Researcher Claims New Battery Design Could Double Range, Battery Life

From ExtremeTech: PR blasts about supposed innovation in battery design pour into ET’s mailbox like water into the Titanic, but a recent story about an MIT grad who founded a battery company is worth paying attention to. Qichao Hu is the CEO of SolidEnergy, a company that’s been working to improve lithium-ion energy density for the past five years.

SolidEnergy’s technology works by substituting a thin lithium foil for the larger anode used in most lithium-ion batteries. This solves one problem, by shrinking the battery form factor by ~50 percent, but it creates others. As originally designed, the battery only worked above 80C, which makes it a non-starter for most commercial applications. Pang appears to have solved this problem by adding phosphorous and sulfur to the electrolyte, which forms a thin shield over the lithium metal electrode, protecting it from forming dendrites under use. According to Hu, “Combining the solid coating and new high-efficiency ionic liquid materials was the basis for SolidEnergy on the technology side.”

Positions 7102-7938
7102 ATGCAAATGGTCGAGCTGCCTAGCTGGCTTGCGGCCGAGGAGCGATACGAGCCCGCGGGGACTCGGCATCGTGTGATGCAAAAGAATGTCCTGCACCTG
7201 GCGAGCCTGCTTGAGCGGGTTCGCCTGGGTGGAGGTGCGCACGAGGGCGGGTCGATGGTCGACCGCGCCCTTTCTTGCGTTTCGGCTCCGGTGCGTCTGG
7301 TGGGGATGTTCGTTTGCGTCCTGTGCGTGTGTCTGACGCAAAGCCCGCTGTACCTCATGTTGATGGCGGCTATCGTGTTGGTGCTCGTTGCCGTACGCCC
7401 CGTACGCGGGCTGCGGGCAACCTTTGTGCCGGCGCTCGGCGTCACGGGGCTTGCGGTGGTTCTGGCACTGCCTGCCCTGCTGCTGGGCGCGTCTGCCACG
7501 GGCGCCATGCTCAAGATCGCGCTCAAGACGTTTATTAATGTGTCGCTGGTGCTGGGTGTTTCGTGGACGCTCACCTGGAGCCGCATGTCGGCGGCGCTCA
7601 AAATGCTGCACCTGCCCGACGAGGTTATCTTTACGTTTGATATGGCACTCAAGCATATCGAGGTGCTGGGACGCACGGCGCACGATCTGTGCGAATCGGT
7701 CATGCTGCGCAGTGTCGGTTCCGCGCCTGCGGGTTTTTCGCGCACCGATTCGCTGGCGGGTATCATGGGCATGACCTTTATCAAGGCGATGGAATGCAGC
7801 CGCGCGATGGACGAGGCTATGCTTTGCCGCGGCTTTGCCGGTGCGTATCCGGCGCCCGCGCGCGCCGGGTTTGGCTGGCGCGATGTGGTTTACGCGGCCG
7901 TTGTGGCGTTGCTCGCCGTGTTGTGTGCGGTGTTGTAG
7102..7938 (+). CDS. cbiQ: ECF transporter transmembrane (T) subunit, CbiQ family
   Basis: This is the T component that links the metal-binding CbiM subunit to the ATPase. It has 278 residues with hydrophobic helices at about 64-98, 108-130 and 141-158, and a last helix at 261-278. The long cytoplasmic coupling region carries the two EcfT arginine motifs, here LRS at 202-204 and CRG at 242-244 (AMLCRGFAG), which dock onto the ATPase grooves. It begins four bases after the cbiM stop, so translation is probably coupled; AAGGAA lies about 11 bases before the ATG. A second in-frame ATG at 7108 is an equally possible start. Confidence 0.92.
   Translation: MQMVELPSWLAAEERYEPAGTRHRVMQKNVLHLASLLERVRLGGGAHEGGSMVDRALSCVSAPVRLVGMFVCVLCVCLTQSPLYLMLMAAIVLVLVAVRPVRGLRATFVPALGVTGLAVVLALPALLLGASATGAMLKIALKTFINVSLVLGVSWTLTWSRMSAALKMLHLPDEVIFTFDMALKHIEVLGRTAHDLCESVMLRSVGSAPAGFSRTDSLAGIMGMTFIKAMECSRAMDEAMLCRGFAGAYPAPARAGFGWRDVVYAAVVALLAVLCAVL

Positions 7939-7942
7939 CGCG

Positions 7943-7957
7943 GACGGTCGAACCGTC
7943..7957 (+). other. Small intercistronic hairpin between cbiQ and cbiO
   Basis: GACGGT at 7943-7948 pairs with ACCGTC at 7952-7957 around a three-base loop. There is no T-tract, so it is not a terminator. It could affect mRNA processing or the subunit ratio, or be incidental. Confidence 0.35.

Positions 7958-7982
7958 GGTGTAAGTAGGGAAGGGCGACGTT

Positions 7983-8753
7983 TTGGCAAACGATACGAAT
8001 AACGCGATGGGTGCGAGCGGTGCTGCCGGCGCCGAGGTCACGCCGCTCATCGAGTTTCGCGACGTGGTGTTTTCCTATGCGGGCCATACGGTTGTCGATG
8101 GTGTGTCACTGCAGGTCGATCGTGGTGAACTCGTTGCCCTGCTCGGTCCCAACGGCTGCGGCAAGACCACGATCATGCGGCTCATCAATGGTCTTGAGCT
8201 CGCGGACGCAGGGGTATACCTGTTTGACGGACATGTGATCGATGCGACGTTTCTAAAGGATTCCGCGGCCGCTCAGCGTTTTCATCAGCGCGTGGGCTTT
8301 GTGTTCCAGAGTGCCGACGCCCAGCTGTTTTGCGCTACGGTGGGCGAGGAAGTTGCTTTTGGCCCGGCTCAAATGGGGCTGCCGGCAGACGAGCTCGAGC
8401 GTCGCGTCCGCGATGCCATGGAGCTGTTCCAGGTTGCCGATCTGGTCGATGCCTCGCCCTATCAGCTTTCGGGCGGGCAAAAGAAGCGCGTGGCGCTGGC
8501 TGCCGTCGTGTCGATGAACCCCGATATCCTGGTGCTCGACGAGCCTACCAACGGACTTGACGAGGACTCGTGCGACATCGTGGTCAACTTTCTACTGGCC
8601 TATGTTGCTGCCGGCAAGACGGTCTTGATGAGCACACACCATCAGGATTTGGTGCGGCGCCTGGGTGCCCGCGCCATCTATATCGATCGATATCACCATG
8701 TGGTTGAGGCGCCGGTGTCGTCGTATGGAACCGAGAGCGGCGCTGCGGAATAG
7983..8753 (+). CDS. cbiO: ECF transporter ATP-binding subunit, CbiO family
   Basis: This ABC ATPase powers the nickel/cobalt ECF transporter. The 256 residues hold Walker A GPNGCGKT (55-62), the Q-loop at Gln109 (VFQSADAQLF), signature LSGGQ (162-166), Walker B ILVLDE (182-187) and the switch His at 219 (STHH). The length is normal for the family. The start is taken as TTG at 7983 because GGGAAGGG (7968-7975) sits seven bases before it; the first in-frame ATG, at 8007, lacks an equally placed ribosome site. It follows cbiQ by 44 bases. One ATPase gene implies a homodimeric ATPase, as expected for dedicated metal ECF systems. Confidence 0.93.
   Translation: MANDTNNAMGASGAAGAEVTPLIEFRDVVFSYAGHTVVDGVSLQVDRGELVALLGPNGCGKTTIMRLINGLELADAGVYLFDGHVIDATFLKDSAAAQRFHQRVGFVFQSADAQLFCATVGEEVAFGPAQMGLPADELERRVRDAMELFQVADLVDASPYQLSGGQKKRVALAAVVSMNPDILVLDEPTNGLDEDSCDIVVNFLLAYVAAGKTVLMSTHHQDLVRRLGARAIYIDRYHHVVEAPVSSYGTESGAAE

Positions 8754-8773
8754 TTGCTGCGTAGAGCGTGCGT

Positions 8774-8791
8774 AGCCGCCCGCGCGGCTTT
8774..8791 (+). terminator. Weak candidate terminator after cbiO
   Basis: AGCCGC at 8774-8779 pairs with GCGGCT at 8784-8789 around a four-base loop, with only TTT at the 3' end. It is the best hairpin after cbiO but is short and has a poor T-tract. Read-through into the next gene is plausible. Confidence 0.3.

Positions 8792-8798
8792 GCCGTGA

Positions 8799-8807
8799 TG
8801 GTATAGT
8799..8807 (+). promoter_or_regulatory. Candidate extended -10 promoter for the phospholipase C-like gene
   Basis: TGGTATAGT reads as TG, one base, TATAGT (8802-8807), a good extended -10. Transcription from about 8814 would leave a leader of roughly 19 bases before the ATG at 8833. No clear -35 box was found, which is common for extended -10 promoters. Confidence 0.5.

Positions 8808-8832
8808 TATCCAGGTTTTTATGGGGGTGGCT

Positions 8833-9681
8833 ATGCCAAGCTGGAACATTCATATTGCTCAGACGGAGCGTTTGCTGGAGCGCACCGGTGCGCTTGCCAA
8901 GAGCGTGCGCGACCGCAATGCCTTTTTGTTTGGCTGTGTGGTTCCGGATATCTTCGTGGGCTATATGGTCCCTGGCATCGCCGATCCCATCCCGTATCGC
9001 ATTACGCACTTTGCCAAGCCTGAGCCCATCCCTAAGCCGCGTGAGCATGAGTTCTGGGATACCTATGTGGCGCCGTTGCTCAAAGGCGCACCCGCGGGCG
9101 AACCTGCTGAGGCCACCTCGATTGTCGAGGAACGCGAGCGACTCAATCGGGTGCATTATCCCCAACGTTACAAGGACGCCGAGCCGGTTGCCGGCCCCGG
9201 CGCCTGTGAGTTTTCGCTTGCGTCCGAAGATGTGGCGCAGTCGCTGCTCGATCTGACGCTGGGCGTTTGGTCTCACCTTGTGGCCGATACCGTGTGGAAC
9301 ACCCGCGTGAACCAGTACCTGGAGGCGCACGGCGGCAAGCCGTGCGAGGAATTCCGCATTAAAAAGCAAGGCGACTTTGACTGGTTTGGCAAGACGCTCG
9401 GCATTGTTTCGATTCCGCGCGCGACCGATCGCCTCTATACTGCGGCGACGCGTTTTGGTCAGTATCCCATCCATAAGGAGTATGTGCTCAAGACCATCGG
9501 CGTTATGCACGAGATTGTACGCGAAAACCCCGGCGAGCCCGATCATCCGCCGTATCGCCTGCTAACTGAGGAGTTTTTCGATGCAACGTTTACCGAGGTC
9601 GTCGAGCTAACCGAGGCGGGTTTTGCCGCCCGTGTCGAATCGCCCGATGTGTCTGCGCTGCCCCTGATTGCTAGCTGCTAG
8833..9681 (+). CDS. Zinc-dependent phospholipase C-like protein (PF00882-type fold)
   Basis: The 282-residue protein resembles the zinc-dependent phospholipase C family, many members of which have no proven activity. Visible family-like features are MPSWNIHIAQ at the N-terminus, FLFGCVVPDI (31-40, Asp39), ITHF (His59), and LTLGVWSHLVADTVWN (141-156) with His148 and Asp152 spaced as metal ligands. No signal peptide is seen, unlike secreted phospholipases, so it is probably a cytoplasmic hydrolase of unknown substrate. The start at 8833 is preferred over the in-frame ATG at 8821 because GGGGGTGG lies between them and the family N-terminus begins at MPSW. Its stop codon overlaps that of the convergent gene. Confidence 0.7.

Will we see this technology come to market any time soon? I don’t know, but if it performs as advertised, we may. Battery capacity is the biggest single problem in many device designs; lithium-ion energy capacity has not nearly kept pace with device hunger. Removing the anode gives such a capacity boost, it could be a net positive even if the first commercial designs are below the predicted energy density.

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